Monday evening, I had the pleasure of attending a piano recital at which my young nephew performed. The piano students came from a wide variety of backgrounds: homeschooled, public school, private school, rural, urban, tiny tots, high school aged, financially strained, financially privileged, etc.
The recital was a necessary element in each student’s progression toward the next level of learning. They had to earn so many points before moving on, and the recital was worth X number of points. The students were not graded on their performances at the recital—that was reserved for another time. Simply showing up and playing before the audience was what was required.
The auditorium was large and modern. The stage was high. The lights were low, except for the spotlight on the piano. The interactive audience was polite and applauded at each appropriate moment.
The youngest and least experienced students performed first. The older, more experienced and more skilled students were reserved for later in the program. As I watched the students perform, one by one, I began to notice something extraordinary.
Each student, from first to last, sought to please only the teacher. Yes, the parents, aunts, uncles, grandmas and grandpas were in the audience; however, each student eagerly sought the teacher’s face for approval or displeasure at the performance. The teacher remained slightly out of the spotlight in the shadows, but near enough to the piano for the students to hear encouragement, correction, or instruction.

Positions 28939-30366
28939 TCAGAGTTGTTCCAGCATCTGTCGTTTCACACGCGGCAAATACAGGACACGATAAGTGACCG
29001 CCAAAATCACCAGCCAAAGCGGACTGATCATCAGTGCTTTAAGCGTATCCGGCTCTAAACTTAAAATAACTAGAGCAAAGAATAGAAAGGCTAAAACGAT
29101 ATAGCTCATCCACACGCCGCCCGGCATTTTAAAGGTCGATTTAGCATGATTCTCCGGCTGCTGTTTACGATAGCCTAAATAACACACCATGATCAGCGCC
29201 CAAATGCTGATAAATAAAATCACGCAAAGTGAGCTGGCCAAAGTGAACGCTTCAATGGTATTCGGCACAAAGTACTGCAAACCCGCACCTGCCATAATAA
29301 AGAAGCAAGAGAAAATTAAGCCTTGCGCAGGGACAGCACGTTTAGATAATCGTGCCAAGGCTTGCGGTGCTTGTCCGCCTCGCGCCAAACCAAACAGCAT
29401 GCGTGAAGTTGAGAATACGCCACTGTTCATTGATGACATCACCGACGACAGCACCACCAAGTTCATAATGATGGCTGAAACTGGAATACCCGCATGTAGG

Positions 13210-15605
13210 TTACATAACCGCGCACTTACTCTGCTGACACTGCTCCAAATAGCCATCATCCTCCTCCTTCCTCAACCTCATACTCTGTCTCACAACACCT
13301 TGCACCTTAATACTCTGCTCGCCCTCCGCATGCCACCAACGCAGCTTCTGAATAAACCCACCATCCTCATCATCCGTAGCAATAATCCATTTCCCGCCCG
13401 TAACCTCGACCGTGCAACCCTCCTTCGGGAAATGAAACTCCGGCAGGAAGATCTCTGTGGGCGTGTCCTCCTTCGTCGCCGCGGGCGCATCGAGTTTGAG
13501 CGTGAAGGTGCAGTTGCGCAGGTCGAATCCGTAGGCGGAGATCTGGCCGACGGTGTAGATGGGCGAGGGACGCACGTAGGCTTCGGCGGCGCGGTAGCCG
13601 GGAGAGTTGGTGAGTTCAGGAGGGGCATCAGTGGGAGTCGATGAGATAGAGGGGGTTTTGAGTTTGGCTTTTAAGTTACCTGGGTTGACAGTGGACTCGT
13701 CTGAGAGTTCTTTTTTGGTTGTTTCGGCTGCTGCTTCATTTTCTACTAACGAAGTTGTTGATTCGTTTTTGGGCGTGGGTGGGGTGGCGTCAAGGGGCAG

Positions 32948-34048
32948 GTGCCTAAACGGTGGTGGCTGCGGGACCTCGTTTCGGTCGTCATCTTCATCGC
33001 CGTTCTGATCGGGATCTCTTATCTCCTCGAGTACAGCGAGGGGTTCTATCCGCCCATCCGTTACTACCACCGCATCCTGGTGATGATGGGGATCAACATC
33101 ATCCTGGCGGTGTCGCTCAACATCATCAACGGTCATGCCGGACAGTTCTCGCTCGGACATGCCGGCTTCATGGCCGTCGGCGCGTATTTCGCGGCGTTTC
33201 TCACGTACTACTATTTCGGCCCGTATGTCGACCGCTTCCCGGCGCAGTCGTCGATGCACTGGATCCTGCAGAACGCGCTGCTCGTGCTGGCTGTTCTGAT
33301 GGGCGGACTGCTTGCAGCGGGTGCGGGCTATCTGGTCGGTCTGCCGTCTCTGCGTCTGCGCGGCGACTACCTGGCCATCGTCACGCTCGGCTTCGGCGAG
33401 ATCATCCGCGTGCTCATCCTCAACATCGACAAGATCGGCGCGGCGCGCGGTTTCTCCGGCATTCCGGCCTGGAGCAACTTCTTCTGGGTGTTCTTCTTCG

This really touched me and brought home a beautiful lesson on how Father God instructs, teaches, admonishes, corrects, and encourages each of us. He often does remain in the shadows. In fact, He stays out of sight so much that some doubt His very existence: however, those of us who have felt and heard His guiding hand know that our Teacher is there—all the time—and it is He whom we should strive to please—not so much the others watching our lives—although they are important, too. But, it is to His standards that we must perform. The others applaud or approve (or maybe they disapprove). But, it is He who grades and allows us to move on to the next thing He has for us.
At the recital, the students were not in fear of not performing well because they might not receive a good grade—remember, no grades were given at the recital. However, each student eagerly wanted to please the teacher—and that is what it is all about.